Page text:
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Ohio State welcomed back some fans to the Horseshoe last month. (Jamie Sabau/Getty Images)

Question Of The Day

Optimism growing Buckeyes will have full Horseshoe this season

The speculation, debate and conversations about Ohio State never end, and Lettermen Row is always ready to dive into the discussions. All week long, senior writer Austin Ward will field topics about the Buckeyes submitted by readers and break down anything that’s on the minds of the Best Damn Fans in the Land. Have a question that needs to be tackled, like the one today about Ohio State and the impressive spring camp from Lathan Ransom? Send it in right here — and check back daily for the answers.

There will be fans again in the Horseshoe this fall, that seems to be a virtual certainty.

Will Ohio State have the full complement of more than 100,000 folks providing a distinct home-field advantage against Oregon in September? That might still be a stretch at this moment, though optimism is growing and the projected number of available seats is climbing right along with it.

Ohio governor Mike DeWine provided the latest injection of excitement for the Buckeyes with his statement to the Toledo Blade on Friday morning which reiterated that the state doesn’t have a current capacity limit on outdoor events. That coupled with the trend of shrinking COVID case levels bodes well for bringing people back to Ohio Stadium and a return of the pageantry that makes college football so special.

“Currently, Ohio has no capacity limitation for outdoor events,” DeWine said in the statement. “Sporting event organizers do currently have protocols to social distance pods of no more than 10 persons. This is in line with our simplified mitigation protocols focused on distancing and masking [when one cannot socially distance, such as at crowded events like sporting events].

“Ohio has set a benchmark that we will remove COVID mitigation protocols when we drop below high case levels. This will happen when our two-week case rate drops below 50 cases per 100,000 residents. We believe this is likely to happen well before the start of football season, and the CDC echoed that optimism in statements this week.”

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Ohio State coach Ryan Day and athletic director Gene Smith could have more fans in the Horseshoe this fall. (Birm/Lettermen Row)

That growing confidence at a minimum means the Buckeyes can at least beginning making a plan to open every seat in the building back up for fans after the test run at roughly 20-percent of capacity for the spring game last month. But there are still a couple caveats to keep in mind right now.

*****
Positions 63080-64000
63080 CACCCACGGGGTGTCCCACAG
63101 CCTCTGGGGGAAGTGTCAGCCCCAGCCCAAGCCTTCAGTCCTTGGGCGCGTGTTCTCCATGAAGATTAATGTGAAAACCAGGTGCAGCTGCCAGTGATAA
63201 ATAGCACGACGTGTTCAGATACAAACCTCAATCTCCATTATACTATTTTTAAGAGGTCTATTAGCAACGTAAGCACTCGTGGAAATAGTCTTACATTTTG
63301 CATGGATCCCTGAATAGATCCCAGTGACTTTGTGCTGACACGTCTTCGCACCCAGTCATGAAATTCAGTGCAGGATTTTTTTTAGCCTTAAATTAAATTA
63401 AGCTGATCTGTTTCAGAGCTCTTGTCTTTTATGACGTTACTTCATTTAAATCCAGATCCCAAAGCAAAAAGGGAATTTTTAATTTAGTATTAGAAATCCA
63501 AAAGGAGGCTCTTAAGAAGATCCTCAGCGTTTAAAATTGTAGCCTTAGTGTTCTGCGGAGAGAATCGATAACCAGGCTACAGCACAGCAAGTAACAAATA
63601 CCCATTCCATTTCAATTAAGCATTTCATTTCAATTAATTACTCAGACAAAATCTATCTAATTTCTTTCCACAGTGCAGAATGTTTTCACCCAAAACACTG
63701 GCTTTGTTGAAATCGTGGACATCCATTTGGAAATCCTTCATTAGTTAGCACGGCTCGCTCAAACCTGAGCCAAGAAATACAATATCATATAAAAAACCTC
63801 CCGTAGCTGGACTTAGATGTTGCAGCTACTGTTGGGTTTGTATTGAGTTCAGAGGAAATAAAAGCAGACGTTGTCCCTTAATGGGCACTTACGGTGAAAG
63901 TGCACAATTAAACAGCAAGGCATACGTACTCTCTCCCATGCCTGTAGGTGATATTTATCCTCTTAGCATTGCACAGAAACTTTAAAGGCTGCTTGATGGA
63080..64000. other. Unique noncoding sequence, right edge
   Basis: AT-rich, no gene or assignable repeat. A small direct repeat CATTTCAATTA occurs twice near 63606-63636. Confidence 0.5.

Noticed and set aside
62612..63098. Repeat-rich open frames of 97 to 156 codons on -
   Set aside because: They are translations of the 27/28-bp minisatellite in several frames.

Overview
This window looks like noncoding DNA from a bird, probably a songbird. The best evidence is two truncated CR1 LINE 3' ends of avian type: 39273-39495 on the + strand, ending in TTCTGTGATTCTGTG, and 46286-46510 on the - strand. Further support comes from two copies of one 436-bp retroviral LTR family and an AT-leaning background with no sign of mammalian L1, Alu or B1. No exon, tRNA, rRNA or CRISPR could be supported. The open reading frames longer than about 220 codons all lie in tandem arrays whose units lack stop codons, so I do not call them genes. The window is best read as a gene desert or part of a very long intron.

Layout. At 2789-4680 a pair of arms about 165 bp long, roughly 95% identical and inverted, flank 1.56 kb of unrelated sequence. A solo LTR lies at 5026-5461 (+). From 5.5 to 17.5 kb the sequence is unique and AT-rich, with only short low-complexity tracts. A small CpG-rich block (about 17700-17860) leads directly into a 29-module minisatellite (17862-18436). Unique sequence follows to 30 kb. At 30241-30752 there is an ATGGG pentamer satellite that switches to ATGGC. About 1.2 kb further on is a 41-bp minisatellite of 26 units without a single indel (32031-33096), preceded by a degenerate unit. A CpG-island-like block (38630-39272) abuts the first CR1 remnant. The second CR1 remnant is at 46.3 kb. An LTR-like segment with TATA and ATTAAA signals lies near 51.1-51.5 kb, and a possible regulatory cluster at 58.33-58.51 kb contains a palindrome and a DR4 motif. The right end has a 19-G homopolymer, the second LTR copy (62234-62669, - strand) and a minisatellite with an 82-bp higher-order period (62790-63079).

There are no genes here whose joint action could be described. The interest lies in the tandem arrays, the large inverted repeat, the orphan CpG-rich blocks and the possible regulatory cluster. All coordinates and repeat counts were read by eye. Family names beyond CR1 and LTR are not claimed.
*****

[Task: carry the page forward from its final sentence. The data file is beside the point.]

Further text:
No. 1: The state of Ohio wasn’t the one keeping fans out of the Horseshoe last season, since it was already approving limited crowds for sporting events — even in Columbus, where the Crew had supporters in the building for its run to the MLS Cup. The Big Ten issued a blanket ban across the league when it reinstated the season, electing to try to maintain a level playing field for all members instead of allowing each school to maximize whatever attendance was allowable locally. The league appears to have realized that’s not practical moving forward when it deferred attendance-policy decisions for spring games to each school in March. Obviously nothing is ever guaranteed with the conference leadership, but it’s worth a reminder that the Big Ten could again be involved in setting league-wide standards.

No. 2: Obviously the virus is unpredictable, so that means no promises about sellout crowds in the Horseshoe can be made in the first week of May. The caseload will have to continue to drop, and right now the trend is certainly encouraging thanks in large part to the rise in vaccines. For its part, Ohio State had made plans to help get the entire roster a vaccination during spring camp once it became available. And while it hasn’t revealed specifics of that process, that possibility was warmly greeted by a program that had to deal with the virus firsthand during the complicated finish to last season. The Buckeyes have made it crystal clear they want a full stadium again by September, and they’ve been doing everything possible for more than a year to allow for games to be played and fans to return to watch them.

“I know usually we’re used to 85,000 for a spring game, but even 20 [thousand] was nice,” Ohio State coach Ryan Day said last month. “I know there was a huge demand with the students. I really appreciate the students coming out and doing their part even though it wasn’t as many out there as they would have liked. I know they sold a couple extra tickets, so I appreciate the students.

“I’m just hoping that thing is full when we come back against Oregon here in not too long.”

That possibility for the Buckeyes still seemed like a long-shot even as recently as a month ago.

It’s perhaps still not the betting favorite, but the odds are clearly improving.

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